Related Analysis Pages
Literary Devices in Afterward
Tone: As with many ghost stories, the tension builds throughout the story’s five parts. Initially, the Boynes are ecstatic with their new home, seeming to settle in quite well. However, mystery soon presents itself, creating tension between the couple as they struggle to figure out the truth regarding Ned’s business. The house, originally described in beautiful, comforting terms, becomes more and more foreboding and dreadful as Mary investigates further.
Foreshadowing: It’s clear after the first section that something is amiss in the Boynes’ idyllic new home, but what it is isn’t immediately clear. The mysterious stranger, Ned’s odd reactions to Mary’s questions, and Mary’s poor vision all foreshadow the eventual reveal of more information.
Literary Devices Examples in Afterward:
"Her short-sighted eyes had given her but a blurred impression of slightness and grayness, with something foreign, or at least unlocal,..." See in text (I)
Because Mary’s vision is poor, she can’t quite identify the person who is approaching their home. His obscured identity—and her husband’s dramatic reaction to the figure—suggest that his identity will eventually be revealed.
"They’ve been able to lay the butter so thick on every exquisite mouthful.”..." See in text (I)
This demonstrates the Boynes’ version of “luxury” by using vivid, evocative imagery. Here, the Boynes’ not only conceptualize the history and aesthetic of their house as a commodity to own but also as a good to consume. This notion is further emphasized by the following line: “The butter had certainly been laid on thick at Lyng.” This metaphor deepens the contention that the Boynes’ desire is more closely connected to the “idea” of the quintessential country house rather than to the real estate itself.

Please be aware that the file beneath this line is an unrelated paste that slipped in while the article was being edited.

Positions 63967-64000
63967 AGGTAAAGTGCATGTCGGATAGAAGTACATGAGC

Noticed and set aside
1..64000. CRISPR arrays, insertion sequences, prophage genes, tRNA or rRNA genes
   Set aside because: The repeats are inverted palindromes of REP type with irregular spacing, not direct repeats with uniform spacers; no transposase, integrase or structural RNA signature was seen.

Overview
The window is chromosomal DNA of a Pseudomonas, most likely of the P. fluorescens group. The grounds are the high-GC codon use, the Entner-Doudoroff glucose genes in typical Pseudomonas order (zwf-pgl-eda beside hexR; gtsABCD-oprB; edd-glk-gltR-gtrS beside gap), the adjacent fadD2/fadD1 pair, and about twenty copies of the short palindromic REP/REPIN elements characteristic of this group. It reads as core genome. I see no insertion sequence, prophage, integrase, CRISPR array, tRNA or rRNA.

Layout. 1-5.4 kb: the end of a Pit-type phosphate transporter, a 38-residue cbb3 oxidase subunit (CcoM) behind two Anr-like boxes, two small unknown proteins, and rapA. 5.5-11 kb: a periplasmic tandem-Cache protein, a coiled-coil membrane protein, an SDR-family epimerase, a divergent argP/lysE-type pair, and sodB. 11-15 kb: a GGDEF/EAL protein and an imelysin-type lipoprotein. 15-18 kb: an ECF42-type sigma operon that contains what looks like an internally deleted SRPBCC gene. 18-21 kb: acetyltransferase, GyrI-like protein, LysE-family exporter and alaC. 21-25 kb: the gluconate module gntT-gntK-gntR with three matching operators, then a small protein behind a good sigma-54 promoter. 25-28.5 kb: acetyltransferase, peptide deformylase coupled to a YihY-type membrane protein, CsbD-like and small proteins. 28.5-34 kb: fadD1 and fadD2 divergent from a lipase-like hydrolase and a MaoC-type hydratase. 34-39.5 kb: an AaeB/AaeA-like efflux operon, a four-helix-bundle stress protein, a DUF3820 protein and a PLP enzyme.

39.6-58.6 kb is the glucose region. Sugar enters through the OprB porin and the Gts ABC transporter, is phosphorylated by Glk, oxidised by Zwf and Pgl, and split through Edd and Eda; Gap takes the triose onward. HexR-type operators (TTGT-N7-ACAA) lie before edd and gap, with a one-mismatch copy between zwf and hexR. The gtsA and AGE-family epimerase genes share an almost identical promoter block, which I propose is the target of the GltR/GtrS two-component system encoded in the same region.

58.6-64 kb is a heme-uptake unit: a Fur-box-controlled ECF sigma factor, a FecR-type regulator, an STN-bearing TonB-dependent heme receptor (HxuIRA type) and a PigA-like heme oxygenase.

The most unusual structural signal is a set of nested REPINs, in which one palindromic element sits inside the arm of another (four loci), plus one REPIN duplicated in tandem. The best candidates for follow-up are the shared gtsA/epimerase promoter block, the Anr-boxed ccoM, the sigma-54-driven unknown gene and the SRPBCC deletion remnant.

"sepulchral sound..." See in text (I)
A “sepulchre” is a tomb in which someone is buried. So, traditionally something “sepulchral” is related to a tomb or burial. However, over time the word “sepulchral” has become less tied to this literal definition and can also merely mean something gloomy or somber. In this context, Wharton has created a play on words, as both meanings can be invoked. Mary’s tone is undeniably somber, but she is also speaking of a ghost, something associated with death and the supernatural.
"“Not till long, long afterward.”..." See in text (I)
The repetition of this refrain creates an ominous, foreboding tone, as readers and characters alike are kept in the dark as to the true nature of the ghost. The line is also deliberately confusing, because it seems impossible to “know” something only long after seeing it. This confusion increases the tension of the plot, as readers long to unravel the mystery.
"“Oh, there is one, of course, but you’ll never know it.”..." See in text (I)
By beginning the narrative in the middle of a sentence, Wharton immediately plunges readers into the thick of the action. As we are unaware what is meant by the “one,” of which is referred, we are drawn in by mystery and the desire to know more. Wharton’s choice to begin the story this way immediately creates a tone of mystery and intrigue.
"“the exasperating thing is that there’s no use trying, since one can’t be sure till so long afterward.”..." See in text (II)
Though Mary wants to encounter a ghost, she remembers the warning: she will not know she has interacted with a ghost until the meeting has already passed. The continual repetition of this line serves to reinforce this notion and create a sense of foreboding in readers, as they guess who might be the ghost that Mary seems almost certain to encounter.
"it looked a mere blot of deeper gray in the grayness, and for an instant, as it moved toward her, her heart thumped to the thought, “It’s the ghost!”..." See in text (II)
Mary is quick to see the Lyng ghost—even welcoming its presence, since it makes their home more authentically Gothic. Again Mary’s weak sight betrays her, and the ghost does not appear. However, her continued mistaking of flesh-and-blood people for ghosts foreshadows the appearance of the actual ghost.